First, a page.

Consumatum est: is the Australian Catholic church finished?

Aug 23, 2020

Can we save Jesus from the Church?

Consumatum est was reportedly, the last expression of Christ on the Cross— “it is finished”. The same expression could be applied today to the Catholic Church in Australia as we know it.

This is a hard truth to accept, and an even greater challenge ”to practise resurrection”. How do we imagine a new Church in Australia for our times? Has the Church become incapable of sensing its own reality?

Many books and articles have been written about a future Church. Journalists, scholars, and arm-chair critics have contributed. Much of these contributions has been helpful. However, I suspect that too little attention has been paid to the words of a former teacher of mine: “90% of solving a problem is to be found in properly understanding the problem“.

I am not a sociologist, nor an anthropologist, but I wish I were. Even being a novelist would help. At present I am reading a novel in which Faith, in the guise of the Abbess of the convent, is challenged by science, in the guise of a medical examiner. They see the problem, two suspicious deaths , differently. The reader is forced to wonder whether they can understand each other and work together to solve the problem.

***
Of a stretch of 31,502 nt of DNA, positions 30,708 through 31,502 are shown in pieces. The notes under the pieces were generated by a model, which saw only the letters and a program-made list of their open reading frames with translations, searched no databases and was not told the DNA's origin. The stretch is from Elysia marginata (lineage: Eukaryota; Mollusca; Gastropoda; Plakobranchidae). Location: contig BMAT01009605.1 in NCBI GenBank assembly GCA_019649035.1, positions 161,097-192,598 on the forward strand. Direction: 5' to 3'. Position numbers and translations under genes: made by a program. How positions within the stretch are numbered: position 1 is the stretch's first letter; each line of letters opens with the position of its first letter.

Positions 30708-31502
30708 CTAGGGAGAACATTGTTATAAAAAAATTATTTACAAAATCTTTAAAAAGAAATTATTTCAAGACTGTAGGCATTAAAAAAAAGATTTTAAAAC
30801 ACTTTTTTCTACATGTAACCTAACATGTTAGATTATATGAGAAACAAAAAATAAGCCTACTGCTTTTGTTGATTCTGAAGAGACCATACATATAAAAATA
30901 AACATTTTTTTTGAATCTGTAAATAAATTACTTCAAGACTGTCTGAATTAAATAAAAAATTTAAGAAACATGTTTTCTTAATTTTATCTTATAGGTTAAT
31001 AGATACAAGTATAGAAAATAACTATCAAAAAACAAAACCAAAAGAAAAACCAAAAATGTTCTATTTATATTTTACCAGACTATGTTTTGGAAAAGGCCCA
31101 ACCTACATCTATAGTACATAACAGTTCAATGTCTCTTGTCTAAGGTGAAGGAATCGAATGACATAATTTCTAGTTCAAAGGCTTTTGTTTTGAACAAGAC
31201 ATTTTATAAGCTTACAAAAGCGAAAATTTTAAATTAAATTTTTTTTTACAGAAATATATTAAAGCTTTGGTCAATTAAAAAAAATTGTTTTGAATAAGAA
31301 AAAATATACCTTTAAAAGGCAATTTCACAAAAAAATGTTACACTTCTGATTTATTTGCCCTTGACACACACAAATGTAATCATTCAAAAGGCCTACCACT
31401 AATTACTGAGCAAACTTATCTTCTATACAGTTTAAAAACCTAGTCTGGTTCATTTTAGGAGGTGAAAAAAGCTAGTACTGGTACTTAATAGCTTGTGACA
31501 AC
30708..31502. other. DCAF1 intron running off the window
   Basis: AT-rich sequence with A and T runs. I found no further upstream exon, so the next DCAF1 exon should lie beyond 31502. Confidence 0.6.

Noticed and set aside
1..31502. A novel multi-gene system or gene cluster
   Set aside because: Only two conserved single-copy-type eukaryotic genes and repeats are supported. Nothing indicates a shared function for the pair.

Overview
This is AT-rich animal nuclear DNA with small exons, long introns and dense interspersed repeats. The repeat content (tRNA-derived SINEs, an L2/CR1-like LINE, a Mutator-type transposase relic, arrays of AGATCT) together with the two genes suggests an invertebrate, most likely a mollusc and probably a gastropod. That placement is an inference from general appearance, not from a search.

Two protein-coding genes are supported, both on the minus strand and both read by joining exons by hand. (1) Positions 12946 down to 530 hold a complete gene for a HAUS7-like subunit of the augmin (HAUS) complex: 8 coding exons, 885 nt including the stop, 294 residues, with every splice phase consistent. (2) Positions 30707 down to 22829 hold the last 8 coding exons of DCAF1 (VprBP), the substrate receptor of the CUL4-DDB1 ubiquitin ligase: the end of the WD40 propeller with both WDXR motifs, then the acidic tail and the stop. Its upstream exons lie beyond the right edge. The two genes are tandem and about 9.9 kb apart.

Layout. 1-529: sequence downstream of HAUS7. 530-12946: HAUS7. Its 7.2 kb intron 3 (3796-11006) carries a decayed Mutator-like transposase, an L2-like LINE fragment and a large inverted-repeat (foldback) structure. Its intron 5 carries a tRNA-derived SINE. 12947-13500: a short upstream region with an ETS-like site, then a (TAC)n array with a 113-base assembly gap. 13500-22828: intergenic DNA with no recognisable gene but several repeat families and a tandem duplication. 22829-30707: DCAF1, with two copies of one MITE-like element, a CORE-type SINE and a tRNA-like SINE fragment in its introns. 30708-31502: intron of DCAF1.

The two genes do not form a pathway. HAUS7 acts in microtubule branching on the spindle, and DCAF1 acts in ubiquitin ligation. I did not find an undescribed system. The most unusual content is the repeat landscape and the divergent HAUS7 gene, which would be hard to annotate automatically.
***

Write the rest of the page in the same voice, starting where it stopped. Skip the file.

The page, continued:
In one sense, the problems of today’s Church in Australia cannot be solved just by looking inwards. A heart surgeon is as much concerned about the state of the artery, as he or she is concerned about the obesity, smoking, alcohol consumption and lack of exercise, of the patient. The artery and those other aspects of the body have to function together for the heart to be effective.

Years ago, the World Council of Churches used to proclaim: “The world sets the agenda for the Church”.  In essence, the reason for a church to exist, is to be on mission to its world. If you don’t understand your world, then you definitely will not be able to shape your mission effectively. This is good sociology as well as wise theology.

Understanding why the Catholic Church in Australia has suffered such a dramatic loss in its membership (as measured by Mass attendance surveys); loss in terms of social influence; and loss of trust from those within and outside the Church, is not possible by  self analysis. The Church needs help from outside: from the secular scientists; from independent Royal Commissions of Inquiry; and other expert analysts. There are significant cultural and leadership issues; mission interpretations and resourcing problems; theological and scriptural contradictions; and relevance and effectiveness matters, that all need resolution.

In addition, in the Australian Church matters are complicated by denials and cover-ups of the truth by the leaders, which confound the attempts to understand the problems correctly.

One commentator observed recently: “The Plenary Council is the only show in town”. Assumedly he meant that all the eggs were in the one basket. Our hopes of saving the Church are all contained in the Council. However, already members of the Church are raising serious questions about some aspects of the Council. All is not well in “Council-cornucopia”!